Open Access Subscription Access
Open Access Subscription Access
The Plight of Safai/Sanitation Workers in Pune City:Issues and Challenges
Over the last two decades, the informal sector in India immensely leads to the infringement of the labour laws and social security measures for workers which enacted by the Constitution of India. While social scientists argued the forces of globalization in the Indian context could create adverse condition to the informal labour for driving the informalization of labour process which got affected peoples‟ employment, livelihood and incomes. This article is based on my doctoral work in 2012. In using the ethnographic method, the present article attempted to explore increasing plight of the caste based scavenging/sanitation/Safai labour and labourers in the informal employment in Pune. To understand the changing forms of labour activities over a decade in sanitation and conservancy departments of Pune Municipal Corporation (PMC) in regulating enforcement of the contractual system and mechanization of the scavenging labour process, this study intends to draw the case studies of contract workers across informal employment such as crematorium operators, garbage collectors, toilet cleaners and street sweepers. In this respect, the study attempts to employ the framework of „Dirty Work‟ in relation to the stigmatized scavenging occupations which emerged from previous occupational studies. The study has been argued that how so called the ascribed customary right of scavenging castes are trapped their future generation in the vicious cycle of poverty and social exclusion. The increasing informalization of sanitation work in Pune has reproduced perceptible forms of precarious worksites in sanitation and conservancy work in Pune and thereby a rise of ingrained stigma and occupational hazard and risk. In conclusion, the discourse of dirty work helped us to derive miseries of sanitation/safai labour and labourers from the marginal worksites. The process of informalization of labour has caused to deprive the livelihood of workers and also pushed them to the fringe of society. As far as the youth generations of sanitary workers are concerned, most of them by their castes belonging to Dalits and Scheduled Castes are continued monopolizing in traditional caste based contractual scavenging employment in order to secure the job security and to get rid of inevitable exclusion.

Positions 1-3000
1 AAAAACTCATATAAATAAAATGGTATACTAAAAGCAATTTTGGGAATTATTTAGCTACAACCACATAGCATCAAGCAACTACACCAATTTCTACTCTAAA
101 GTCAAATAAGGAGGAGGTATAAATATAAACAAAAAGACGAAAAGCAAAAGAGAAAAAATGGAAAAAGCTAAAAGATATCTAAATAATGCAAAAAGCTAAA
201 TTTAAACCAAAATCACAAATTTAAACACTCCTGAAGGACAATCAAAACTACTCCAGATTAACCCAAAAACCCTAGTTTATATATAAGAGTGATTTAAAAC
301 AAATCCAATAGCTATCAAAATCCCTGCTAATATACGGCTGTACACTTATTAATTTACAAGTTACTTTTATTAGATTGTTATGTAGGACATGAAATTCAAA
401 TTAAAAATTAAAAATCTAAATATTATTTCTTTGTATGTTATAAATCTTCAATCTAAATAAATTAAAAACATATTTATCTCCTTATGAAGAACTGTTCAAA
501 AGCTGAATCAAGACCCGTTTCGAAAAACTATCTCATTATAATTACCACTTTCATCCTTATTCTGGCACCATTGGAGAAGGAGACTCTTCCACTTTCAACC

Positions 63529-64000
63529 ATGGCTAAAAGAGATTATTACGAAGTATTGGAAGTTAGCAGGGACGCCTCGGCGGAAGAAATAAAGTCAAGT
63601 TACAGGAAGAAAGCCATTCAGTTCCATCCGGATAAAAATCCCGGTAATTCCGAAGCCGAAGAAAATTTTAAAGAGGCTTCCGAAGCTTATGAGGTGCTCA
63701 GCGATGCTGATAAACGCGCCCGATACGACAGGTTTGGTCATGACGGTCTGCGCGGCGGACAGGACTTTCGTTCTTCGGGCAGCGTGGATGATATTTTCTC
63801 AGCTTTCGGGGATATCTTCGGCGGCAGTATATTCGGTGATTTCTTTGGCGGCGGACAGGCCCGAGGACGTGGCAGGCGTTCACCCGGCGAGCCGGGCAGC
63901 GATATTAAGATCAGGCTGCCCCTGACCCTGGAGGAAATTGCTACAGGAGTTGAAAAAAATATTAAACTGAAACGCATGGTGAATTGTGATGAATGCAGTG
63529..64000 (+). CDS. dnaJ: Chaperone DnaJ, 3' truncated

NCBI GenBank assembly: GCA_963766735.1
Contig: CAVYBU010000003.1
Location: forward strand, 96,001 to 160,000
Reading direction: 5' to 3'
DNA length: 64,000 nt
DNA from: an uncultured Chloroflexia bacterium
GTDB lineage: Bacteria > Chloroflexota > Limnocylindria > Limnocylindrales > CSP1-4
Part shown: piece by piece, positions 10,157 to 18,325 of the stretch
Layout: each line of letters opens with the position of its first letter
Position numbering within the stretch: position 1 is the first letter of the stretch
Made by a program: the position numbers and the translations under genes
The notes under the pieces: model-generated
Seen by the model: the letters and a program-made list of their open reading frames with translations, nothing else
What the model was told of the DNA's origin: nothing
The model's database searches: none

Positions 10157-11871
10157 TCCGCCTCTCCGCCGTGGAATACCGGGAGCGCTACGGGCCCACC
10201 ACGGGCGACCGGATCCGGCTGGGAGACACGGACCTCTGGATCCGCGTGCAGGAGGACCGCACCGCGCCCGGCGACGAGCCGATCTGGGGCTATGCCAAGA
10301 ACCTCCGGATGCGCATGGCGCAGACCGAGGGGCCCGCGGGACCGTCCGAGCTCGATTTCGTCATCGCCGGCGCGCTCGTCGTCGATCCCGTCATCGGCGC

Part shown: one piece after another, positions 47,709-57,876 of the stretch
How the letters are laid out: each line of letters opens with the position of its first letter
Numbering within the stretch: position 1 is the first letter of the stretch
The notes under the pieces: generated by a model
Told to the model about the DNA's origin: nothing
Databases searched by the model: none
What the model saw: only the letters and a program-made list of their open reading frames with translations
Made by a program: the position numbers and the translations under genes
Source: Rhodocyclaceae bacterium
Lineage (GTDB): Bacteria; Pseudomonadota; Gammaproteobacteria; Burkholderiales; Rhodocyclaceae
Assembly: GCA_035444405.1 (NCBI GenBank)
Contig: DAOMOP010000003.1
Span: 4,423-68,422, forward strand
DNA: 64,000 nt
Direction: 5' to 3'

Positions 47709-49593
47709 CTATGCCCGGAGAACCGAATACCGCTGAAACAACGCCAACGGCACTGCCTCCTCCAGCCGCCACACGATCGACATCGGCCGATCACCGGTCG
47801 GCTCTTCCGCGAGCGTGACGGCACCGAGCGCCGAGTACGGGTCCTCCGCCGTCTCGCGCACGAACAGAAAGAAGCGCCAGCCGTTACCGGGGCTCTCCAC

Dirty Work, Contractualization, Informal Sector, Occupational Health, Traditional Customary Right.
- Davala, S (1995) Unprotected Labour in India. New Delhi: Friedrich Ebert Stiftung.
- Bhowmik, S. (2009). India: Labour sociology searching for direction. Work and Occupations, 36(2), 126-144.
- Thorat, S (2008) Perspectives on Social Exclusion and Inclusion Policies. India - Social Development Report, New Delhi: Council for Social Development, Pp.34-35.
- Parasuraman, S (2010) Economic Liberalization, Informalization of Labour and Social Protection in India. New Delhi: Aakar Books.
- International Labour Organization. (2002). Women and Men in the Informal Economy: A Statistical Picture. Occasional Paper.2.
- Breman, J (2002) Down and Out: Labouring under Global Capitalism. New Delhi: Oxford University Press.
- Unni, J. (2001). Gender and informality in labour market in South Asia. Economic and Political Weekly, 36(26), 2366-77.
- Edgell, S (2016) Handbook of Sociology of Work and Employment. London: Sage publication.
- Hughes, E. C. (1962). Good people and dirty work. Social Problems, 10, 3-11.
- Ashforth, B. E., Humphrey, R. H. (1993). Emotional labour in service roles - the influence of identity. Academy of Management Review, 18(2), 88-115.
Abstract Views: 111
PDF Views: 0